Medical assisting profession is one of the rapidly developingcareers in health care. There are rapid transformations in health care from enhanced technology to effectingeconomical medicine and providing quality patient services. A medical assistant is an absolute match to this transforming sector(Kelley-Arney & Wise, 2011). Qualified medical assistants have skills that enable them to multitask.This paper discusses the medical assisting profession in terms of training and the overallrange of practice. Is also examines recruitment methods and different HR practices in health organizations.
Formal educational programs in medical assisting are provided in many educational settings, such as vocational-technical high schools,postsecondary vocational schools, community and junior colleges, and 4-year colleges and universities. Vocational school programs take about 9 months to one year to complete and award a certificate or diploma. Postsecondary programs take one year for a certificate or diploma and two years for an associate degree. They also learn office practices, patient relations, medical law, and an ethics. Accredited programs comprise a practicum that offers concrete experience in doctors’ offices, hospitals, or other medical facilities(Ferrer et al., 2009).
The agencies that accredit medical assisting programs are the Commission on Accreditation of Health Education Programs (CAAHEP) and the Accrediting Bureau of Health Education Schools (ABHES)(Lindh et al., 2013).Though there is no licensing for medical assistants, certain states necessitate them to complete a test or a course before they can execute particular duties like conducting x-rays (Lindh et al., 2013).
Medical assistants who are members of Professional Support for Certified Medical Assistants (AAMA) access a wide variety of educational opportunities like chapter-sponsored seminars and workshops about the current administrative, clinical, and management topics.Medical assistants can progress to office directors. They may also merit for various managerialassistance careers or instructing medical assisting. Those with further education join other health professions like nursing and medical technology(Ferrer et al., 2009).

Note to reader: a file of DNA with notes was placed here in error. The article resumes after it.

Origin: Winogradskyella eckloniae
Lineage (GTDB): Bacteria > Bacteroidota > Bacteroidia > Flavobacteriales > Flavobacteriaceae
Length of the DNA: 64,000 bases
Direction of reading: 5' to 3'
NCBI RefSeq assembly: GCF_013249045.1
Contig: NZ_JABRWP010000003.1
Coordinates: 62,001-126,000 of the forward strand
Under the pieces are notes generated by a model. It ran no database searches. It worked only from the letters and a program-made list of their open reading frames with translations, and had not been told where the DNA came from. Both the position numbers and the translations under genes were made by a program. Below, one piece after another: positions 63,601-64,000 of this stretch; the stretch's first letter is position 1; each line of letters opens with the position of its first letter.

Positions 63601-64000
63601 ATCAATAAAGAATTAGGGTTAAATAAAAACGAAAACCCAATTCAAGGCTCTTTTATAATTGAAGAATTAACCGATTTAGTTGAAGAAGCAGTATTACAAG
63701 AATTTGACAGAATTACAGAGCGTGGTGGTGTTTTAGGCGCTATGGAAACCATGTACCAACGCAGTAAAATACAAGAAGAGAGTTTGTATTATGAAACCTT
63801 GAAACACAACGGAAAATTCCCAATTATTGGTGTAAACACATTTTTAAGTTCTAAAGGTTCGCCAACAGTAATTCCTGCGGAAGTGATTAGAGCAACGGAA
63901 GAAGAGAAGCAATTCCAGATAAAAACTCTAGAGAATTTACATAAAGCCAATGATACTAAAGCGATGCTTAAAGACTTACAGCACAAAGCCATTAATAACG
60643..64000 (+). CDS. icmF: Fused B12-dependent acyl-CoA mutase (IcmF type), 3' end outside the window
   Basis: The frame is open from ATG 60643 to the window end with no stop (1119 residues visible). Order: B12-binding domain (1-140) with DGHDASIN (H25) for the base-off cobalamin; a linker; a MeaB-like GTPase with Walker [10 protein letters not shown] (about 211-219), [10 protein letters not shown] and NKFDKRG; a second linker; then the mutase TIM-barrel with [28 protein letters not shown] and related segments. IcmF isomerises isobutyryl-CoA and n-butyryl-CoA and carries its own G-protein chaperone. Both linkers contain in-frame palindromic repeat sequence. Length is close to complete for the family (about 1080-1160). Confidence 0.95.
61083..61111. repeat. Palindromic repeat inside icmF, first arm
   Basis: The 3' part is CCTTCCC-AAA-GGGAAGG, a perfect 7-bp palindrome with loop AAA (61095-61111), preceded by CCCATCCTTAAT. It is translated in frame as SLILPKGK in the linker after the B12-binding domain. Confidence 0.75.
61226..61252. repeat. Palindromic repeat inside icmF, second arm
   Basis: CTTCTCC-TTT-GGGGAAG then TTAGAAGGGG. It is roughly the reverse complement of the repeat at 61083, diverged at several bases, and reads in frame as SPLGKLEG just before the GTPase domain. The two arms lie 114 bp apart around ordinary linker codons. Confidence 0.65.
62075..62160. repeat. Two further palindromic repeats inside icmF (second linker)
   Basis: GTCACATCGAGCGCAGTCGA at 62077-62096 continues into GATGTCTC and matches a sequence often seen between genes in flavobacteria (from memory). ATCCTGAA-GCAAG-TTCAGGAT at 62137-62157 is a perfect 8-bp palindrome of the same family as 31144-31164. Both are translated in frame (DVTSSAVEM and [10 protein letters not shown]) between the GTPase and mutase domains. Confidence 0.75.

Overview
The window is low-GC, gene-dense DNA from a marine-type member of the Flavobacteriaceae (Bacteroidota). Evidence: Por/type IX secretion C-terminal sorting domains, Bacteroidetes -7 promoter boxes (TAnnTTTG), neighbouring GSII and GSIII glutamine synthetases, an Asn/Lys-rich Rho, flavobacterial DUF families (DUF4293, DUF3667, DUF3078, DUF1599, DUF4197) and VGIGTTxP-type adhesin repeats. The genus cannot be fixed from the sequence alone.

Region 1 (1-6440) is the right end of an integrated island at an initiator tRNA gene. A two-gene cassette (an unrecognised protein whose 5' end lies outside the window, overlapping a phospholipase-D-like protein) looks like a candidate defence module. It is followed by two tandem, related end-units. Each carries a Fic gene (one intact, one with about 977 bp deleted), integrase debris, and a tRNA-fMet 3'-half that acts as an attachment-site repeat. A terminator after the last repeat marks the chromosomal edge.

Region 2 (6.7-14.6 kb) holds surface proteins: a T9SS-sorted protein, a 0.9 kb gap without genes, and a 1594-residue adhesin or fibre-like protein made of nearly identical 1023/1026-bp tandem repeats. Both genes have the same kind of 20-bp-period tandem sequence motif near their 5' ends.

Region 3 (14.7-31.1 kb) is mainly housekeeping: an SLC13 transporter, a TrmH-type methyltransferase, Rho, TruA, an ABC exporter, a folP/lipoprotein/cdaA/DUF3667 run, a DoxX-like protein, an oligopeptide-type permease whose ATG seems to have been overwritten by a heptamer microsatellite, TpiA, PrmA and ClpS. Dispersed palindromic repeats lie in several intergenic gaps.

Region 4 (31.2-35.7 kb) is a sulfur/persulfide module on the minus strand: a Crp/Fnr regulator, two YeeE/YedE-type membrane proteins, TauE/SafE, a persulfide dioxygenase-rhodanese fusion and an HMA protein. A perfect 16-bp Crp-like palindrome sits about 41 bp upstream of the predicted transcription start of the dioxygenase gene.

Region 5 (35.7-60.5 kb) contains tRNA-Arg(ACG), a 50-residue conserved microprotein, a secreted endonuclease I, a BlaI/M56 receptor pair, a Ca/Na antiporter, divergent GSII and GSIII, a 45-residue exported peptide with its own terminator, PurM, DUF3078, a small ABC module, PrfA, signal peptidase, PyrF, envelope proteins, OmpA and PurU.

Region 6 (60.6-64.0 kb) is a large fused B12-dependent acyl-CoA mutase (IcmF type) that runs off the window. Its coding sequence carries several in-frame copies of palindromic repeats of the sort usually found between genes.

There is likely to be a shortage of medical assistants because the profession is growing at a faster rate. The increased number of physicians’ group practices and other health care practices that need support staffs will increase the demand for medical assistants. Increased outpatient clinics and health maintenance organizations (HMOs) and population growth will lead to increased employment opportunities for medical assistants(Lindh et al., 2013).
Many employers choose to employ graduates of recognizedcourses in medical assisting. The employers emphasize that medical assistants need to have credentialing within their discipline. Malpractice, cost implications imposed by managed care organizations (MCOs), State and federal regulations, Certified Medical Assistant (CMA) certification, and American Medical Technologists Organization credentialing, are the reasons why acquiring and retaining a profession credential has become relevant for medical assistants’ entry into and progression within the health force(Kelley-Arney & Wise, 2011).
In some health care organizations, face-to face- interview is a standard element of the hiring process and the nature of the work in healthcare facilities requires that further testing be performed to evaluate the candidates’capability and integrity. However, other health care organizations regard educational qualifications and accreditation as a standard element for hiring.
Medical assistants carry out routine managerial and medical duties to facilitate smooth operation of physicians, podiatrists, chiropractors, and optometrists’ offices and clinics. They are not supposed to be confused with physician assistants who conduct inspection, diagnosis, and treatment of patients under the guidance of a medical doctor.
Ferrer, R. L., Mody-Bailey, P., Jaén, C. R., Gott, S., & Araujo, S. (2009). A medical assistant–based program to promote healthy behaviors in primary care. The Annals of Family Medicine, 7(6), 504-512.
Kelley-Arney, C., & Wise, B. A. (2011). Medical assisting: Administrative and clinical competencies. Clifton Park, N.Y: Delmar.
Lindh, W. Q., Pooler, M., Tamparo, C. D., Dahl, B. M., & Morris, J. (2013).Delmar’s comprehensive medical assisting: administrative and clinical competencies. Cengage Learning.